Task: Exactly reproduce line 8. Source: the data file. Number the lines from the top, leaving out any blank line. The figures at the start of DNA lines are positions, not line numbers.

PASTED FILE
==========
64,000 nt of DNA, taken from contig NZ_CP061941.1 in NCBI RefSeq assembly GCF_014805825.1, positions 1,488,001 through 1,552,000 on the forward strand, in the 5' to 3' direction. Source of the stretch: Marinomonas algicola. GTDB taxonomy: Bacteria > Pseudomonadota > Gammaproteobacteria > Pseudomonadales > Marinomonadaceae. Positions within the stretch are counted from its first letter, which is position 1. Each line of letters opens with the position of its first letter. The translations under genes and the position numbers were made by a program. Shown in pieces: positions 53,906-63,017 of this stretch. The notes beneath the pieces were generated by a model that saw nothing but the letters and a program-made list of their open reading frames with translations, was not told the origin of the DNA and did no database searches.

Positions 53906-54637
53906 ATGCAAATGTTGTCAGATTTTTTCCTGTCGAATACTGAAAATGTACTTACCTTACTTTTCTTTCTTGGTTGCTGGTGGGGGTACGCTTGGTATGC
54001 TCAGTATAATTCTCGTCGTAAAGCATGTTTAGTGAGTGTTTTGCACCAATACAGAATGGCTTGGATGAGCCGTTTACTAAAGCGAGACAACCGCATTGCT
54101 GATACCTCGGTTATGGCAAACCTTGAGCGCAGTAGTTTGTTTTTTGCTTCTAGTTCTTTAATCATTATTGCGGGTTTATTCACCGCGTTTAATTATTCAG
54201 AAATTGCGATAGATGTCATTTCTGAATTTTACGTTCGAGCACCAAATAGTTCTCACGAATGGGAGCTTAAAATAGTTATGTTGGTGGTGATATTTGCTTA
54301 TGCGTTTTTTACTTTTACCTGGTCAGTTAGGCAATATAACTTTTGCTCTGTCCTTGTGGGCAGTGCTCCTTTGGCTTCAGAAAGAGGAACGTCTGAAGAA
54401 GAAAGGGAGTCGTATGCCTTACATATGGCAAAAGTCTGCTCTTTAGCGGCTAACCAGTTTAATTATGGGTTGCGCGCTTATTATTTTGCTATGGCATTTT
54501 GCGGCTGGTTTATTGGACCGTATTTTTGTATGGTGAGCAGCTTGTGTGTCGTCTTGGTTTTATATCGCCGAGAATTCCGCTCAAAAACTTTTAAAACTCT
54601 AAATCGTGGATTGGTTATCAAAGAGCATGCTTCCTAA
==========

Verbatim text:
54401 GAAAGGGAGTCGTATGCCTTACATATGGCAAAAGTCTGCTCTTTAGCGGCTAACCAGTTTAATTATGGGTTGCGCGCTTATTATTTTGCTATGGCATTTT